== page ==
Freedom ain’t free, as always, but the dogs and cats living in a temple had it better than any other pooch in country, even the groomed royal pure breeds.

Continuing on, I passed the central shrine to the gong, the matter of the biker’s father’s murder on my mind.

Needing centering, I stepped up and banged the gong then closed my eyes and chanted Om until the vibrations came to an end.

I didn’t have an audience, not that I wanted one.

Once there was silence, I continued, passing the Mercedes and BMW’s parked within the sacred temple walls, gaudy nouveau riche coming to pay their respects while their country was being sold out to Han Chinese, paved over with casinos and shopping malls.

Thought to slash the tires, but my yoga wasn’t good enough to where I could handle a stint in the brig.

Continuing out the gates, still thinking of the case or at least trying to, I passed a tout who sought my attention.

“What are you looking for? Drugs? A very young girl?” he asked me, right outside the gates to Buddha’s temple.

I thought to break his fingers, but again with the yoga so I moved on.

All these distractions from the purpose of my walk, to think about the locked room murder mystery, were nothing on what would be the biggest distraction of them all.

The riverside.

The three rivers, in all their beauty and glory — they were low because of the Chinese dams upstream.

Poor Khmer people were struggling to find fish to feed their families while the dams powered casinos and shopping malls that Khmer people weren’t even allowed into.

How could any detective solve a case with such egregious distraction?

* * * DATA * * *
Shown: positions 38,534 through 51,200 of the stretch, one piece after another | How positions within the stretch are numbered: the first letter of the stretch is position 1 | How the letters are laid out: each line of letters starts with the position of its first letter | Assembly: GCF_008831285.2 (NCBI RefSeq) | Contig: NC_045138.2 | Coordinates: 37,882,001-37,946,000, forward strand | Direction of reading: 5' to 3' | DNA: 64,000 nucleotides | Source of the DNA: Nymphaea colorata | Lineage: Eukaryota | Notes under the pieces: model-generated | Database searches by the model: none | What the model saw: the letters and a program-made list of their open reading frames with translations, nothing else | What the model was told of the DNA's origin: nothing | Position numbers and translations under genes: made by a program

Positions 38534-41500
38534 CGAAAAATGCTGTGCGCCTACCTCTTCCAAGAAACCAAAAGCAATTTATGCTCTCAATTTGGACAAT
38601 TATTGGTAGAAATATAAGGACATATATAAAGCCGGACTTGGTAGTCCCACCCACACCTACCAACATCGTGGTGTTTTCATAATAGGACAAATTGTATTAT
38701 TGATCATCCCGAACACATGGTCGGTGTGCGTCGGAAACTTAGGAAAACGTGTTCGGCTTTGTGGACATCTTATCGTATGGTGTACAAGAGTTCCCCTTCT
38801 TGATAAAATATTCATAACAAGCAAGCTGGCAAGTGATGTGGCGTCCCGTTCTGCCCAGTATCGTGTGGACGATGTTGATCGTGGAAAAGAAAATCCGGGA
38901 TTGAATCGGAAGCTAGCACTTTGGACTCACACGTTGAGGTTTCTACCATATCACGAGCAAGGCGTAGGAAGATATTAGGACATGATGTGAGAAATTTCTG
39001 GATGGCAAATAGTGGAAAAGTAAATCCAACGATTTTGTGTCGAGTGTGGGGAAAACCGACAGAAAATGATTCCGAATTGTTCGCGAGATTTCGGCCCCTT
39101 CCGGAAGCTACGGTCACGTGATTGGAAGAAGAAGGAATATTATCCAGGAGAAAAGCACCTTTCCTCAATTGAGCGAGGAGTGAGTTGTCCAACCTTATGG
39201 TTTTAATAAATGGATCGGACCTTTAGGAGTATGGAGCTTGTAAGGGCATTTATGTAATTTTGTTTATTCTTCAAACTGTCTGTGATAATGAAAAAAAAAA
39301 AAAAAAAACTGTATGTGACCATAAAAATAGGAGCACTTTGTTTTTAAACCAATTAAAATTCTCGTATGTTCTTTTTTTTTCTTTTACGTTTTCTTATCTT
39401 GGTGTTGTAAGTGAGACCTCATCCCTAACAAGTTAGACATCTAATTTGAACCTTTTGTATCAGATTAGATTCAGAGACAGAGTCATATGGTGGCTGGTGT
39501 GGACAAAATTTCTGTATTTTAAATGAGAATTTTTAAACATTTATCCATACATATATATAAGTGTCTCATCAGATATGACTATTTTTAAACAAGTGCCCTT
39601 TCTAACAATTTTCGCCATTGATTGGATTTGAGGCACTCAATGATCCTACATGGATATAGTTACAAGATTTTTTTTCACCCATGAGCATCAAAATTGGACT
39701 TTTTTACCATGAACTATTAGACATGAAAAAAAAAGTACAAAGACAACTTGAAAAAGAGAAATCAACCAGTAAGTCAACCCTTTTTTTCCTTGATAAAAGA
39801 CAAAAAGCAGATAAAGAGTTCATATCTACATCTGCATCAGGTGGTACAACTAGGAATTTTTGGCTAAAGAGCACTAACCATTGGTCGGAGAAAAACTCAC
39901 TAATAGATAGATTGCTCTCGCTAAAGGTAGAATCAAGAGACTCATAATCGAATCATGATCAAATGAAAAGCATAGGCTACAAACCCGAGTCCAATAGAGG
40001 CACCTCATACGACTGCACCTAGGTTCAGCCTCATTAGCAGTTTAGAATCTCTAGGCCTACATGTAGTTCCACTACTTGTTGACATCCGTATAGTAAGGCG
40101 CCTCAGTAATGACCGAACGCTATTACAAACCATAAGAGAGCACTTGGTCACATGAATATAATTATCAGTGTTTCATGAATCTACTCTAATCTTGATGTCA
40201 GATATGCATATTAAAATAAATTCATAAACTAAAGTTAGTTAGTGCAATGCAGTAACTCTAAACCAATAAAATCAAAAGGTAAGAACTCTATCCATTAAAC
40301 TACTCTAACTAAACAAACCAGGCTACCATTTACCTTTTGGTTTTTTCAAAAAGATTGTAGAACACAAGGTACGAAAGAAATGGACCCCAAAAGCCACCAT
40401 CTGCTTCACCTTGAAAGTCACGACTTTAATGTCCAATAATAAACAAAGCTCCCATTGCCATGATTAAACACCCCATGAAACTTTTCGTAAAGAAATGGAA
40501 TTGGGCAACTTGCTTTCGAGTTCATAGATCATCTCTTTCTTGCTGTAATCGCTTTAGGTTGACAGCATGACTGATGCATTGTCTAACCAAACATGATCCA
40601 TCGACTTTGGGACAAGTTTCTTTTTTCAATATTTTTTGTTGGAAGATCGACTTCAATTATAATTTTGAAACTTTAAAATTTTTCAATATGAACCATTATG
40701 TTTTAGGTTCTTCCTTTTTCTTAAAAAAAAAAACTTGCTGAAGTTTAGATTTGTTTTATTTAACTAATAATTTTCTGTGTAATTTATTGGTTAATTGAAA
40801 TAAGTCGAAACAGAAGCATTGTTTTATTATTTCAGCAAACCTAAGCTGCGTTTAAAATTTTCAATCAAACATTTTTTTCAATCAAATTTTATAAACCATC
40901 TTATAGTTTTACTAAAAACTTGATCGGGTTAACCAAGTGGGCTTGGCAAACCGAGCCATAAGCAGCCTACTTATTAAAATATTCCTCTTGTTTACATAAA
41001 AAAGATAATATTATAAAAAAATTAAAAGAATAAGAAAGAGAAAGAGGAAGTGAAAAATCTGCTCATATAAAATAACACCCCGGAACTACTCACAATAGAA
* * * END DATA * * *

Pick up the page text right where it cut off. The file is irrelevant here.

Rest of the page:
Plus all the South China Sea business, with men with their fingers on red buttons, ready to launch nuclear dicks when they can’t even speak the enemy’s language.

Mass, mass distraction.

Anger.

Still the biker case nagged at me, so I walked on down the boardwalk, past the beggars outside of the gated five star hotels where uptight pricks were served caviar and lobster, from the brackish mouths of the rivers the poor Khmer people were struggling to fish from.

Then it dawned on me, that the father must have had something inside the room, which he was trying to get out of it, but he was barricaded in by someone trying to prevent him from escaping with it, only when the father realized he was barricaded in, he then barricaded himself in so no one could get in and nab the artifact, whatever it was.

Or vice versa.

This object, artifact, whatever, could not have been just drugs.

No one double barricades only for drugs, I’d never seen it and I had seen some shit on multiple continents.

No, there had to be something more valuable than a kilo of China white in that room for sure.

I continued my daily walk, down the boardwalk, looking across the river where cranes were dredging sand to build another casino foundation on Chrouy Changva.

Then I thought to myself, we went from Angkor Wat to this?

END>

Gabriel is a writer, actor, and musician from Los Angeles. Currently, he is based out of Bangkok, Thailand.